Stories Where Photos Do Most of the Telling

Even when you have a good story, telling it on your website can be tricky.

Video is probably the most visitor-friendly format, but it can be expensive and take too long to produce when you want to respond quickly. A text-only approach can save time and money, but even the most finely crafted prose may go unread by site visitors surfing from page to page at Internet speed. Fortunately, there are a growing number of platforms that can help you combine photographs and text to tell visually engaging stories, and to do so quickly and at low cost. We’ve surveyed a number of these platforms and selected three that we can highly recommend. Check out each overview, see some beautiful and inspiring examples of nonprofit storytelling, and find the platform that will work best for the stories you want to tell in the New Year.


Created for photographers, Exposure encourages storytellers to let their pictures do most of the talking and to use text sparingly. For organizations that are used to telling their stories with only (or mostly) text, Exposure’s design provides a built-in corrective for this habit. Though we generally recommend using many images to tell your stories, we must add that if you do not have high-quality pictures to start with, your images could detract from your story rather than adding to it.

Similarly, because the space for text is limited to a few paragraphs between each image, lean prose is another necessity for this site. Exposure offers special rates for nonprofits (50% off their “Business” and “Pro” packages), unique domain names, an incredibly responsive staff, and simple drag and drop tools that make it extremely easy to get started. Many nonprofits have already created stories that are visually stunning and emotionally compelling using this platform, including CARE International, America’s Heartland Alliance, and Charity: Water.


Started as both a platform and publisher for writers of online content, Medium offers a range of tools for creating online stories while also providing a built-in audience. Between 25-30 million unique viewers visit Medium’s website each month, so while you are directing users to your stories from your website, you may also get some traffic directly from their site. Medium has a number of elegant templates allowing for flexibility in design without overwhelming storytellers with choice. They also offer some unique tools like layering text over images, creating image grids, and easily incorporating media from a number of different other platforms (like SoundCloud, Vine and Instagram). Though this is a free platform, all stories are only available at Medium’s domain, and at the bottom of every story, they display links to other stories. Organizations like StoryCorps have created some terrific stories on Medium which seamlessly incorporate audio, including this piece.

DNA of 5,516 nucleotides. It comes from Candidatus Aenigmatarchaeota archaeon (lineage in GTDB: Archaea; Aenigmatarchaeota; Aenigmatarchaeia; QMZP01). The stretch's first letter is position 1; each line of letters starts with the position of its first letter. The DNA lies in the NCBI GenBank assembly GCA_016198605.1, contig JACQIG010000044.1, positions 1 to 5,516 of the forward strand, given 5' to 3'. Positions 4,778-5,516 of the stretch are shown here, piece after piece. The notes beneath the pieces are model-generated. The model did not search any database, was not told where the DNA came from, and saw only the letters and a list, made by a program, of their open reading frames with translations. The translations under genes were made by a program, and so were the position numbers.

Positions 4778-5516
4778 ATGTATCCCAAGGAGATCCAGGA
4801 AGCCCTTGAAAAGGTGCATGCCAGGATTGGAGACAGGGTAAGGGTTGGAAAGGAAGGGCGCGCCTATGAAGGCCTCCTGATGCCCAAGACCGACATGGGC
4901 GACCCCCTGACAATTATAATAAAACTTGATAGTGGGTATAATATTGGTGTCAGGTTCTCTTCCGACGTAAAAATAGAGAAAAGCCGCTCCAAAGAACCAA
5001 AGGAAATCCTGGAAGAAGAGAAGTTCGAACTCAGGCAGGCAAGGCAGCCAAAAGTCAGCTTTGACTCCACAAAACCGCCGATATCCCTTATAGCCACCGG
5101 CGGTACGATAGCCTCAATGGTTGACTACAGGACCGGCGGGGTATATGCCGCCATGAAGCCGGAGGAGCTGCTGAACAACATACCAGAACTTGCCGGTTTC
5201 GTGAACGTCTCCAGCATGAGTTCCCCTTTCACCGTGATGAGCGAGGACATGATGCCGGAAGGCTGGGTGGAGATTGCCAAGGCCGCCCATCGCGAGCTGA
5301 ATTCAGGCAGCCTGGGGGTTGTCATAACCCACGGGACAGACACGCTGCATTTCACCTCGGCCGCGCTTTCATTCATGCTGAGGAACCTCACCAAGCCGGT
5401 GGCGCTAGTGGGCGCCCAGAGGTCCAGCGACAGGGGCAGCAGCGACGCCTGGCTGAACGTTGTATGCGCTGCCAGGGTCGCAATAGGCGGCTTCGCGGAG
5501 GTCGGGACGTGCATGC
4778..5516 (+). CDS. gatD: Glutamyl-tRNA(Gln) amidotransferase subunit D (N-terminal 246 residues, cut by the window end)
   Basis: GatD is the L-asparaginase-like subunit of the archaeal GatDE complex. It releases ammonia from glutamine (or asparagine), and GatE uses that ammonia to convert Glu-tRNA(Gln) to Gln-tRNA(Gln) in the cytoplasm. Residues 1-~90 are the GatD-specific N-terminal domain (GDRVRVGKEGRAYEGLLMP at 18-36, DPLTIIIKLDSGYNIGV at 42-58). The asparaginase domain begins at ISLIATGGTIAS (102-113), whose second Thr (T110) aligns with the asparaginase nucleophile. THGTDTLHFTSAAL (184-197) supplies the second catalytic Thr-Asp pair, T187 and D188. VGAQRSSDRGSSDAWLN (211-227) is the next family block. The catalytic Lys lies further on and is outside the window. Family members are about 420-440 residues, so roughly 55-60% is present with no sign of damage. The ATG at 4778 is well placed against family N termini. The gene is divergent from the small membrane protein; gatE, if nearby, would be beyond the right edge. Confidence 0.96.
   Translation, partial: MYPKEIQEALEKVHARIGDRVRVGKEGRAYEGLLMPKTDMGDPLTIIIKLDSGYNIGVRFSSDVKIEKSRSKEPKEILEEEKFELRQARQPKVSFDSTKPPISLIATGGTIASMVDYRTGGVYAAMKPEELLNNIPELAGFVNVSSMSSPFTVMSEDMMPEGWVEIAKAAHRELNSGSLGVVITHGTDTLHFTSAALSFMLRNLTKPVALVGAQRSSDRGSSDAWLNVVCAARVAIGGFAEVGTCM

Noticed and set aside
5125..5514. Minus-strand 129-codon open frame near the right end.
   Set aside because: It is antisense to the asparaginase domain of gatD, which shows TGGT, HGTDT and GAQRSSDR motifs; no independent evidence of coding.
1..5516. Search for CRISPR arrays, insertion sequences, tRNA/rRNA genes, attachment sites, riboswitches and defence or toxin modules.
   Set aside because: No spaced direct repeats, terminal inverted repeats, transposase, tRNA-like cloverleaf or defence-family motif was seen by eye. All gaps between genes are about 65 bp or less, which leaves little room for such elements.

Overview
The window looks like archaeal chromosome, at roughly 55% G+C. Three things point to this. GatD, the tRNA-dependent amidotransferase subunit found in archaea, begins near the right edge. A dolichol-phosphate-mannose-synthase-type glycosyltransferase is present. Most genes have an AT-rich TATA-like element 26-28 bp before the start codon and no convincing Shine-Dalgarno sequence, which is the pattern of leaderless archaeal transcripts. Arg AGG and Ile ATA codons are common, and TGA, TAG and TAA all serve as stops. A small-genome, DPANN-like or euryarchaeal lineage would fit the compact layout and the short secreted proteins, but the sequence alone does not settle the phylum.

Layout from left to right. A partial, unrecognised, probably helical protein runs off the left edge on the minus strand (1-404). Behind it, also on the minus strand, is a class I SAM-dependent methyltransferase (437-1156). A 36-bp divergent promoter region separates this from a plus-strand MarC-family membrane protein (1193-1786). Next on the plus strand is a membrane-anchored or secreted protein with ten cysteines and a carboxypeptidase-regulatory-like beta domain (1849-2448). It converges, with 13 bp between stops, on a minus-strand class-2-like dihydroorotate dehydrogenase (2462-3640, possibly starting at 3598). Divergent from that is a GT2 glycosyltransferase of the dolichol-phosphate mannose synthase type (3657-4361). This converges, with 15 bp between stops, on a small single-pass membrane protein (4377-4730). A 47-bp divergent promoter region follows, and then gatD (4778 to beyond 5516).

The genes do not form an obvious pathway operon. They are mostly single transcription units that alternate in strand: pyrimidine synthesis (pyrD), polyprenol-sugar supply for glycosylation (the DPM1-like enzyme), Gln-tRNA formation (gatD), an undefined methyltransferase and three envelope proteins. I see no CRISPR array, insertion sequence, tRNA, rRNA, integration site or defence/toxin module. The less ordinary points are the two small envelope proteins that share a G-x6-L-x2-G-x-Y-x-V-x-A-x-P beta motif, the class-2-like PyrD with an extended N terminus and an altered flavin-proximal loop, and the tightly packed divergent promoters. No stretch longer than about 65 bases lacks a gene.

Like Medium, Atavist offers a platform that can also work as a publishing tool. The key difference is that rather than publishing to a central website, Atavist allows storytellers to publish on their own domains or to easily create Facebook Instant Articles. Of all the platforms we looked at for this article, Atavist offers the most flexibility in terms of design, incorporating media from other platforms (like YouTube and Vimeo) and ease of displaying the stories on sites like Facebook once they are written.

The drag-and-drop tools simplify the creation of unique-looking stories, as does the ability to create custom charts and maps within the site. But flexibility is not always your friend. If you are wary of your own design sense, Atavist may not provide enough guidance for you, and your story may fall victim to digital clutter. The Earthwatch Institute used Atavist to create this beautiful story on their own domain. No matter which site you choose to display your stories, beautiful pictures and clean design can only take you so far.

The principles of good storytelling still apply, but hopefully these tools will help your stories stand out and engage more supporters in 2017.

Cross-posted with permission from The Goodman Center.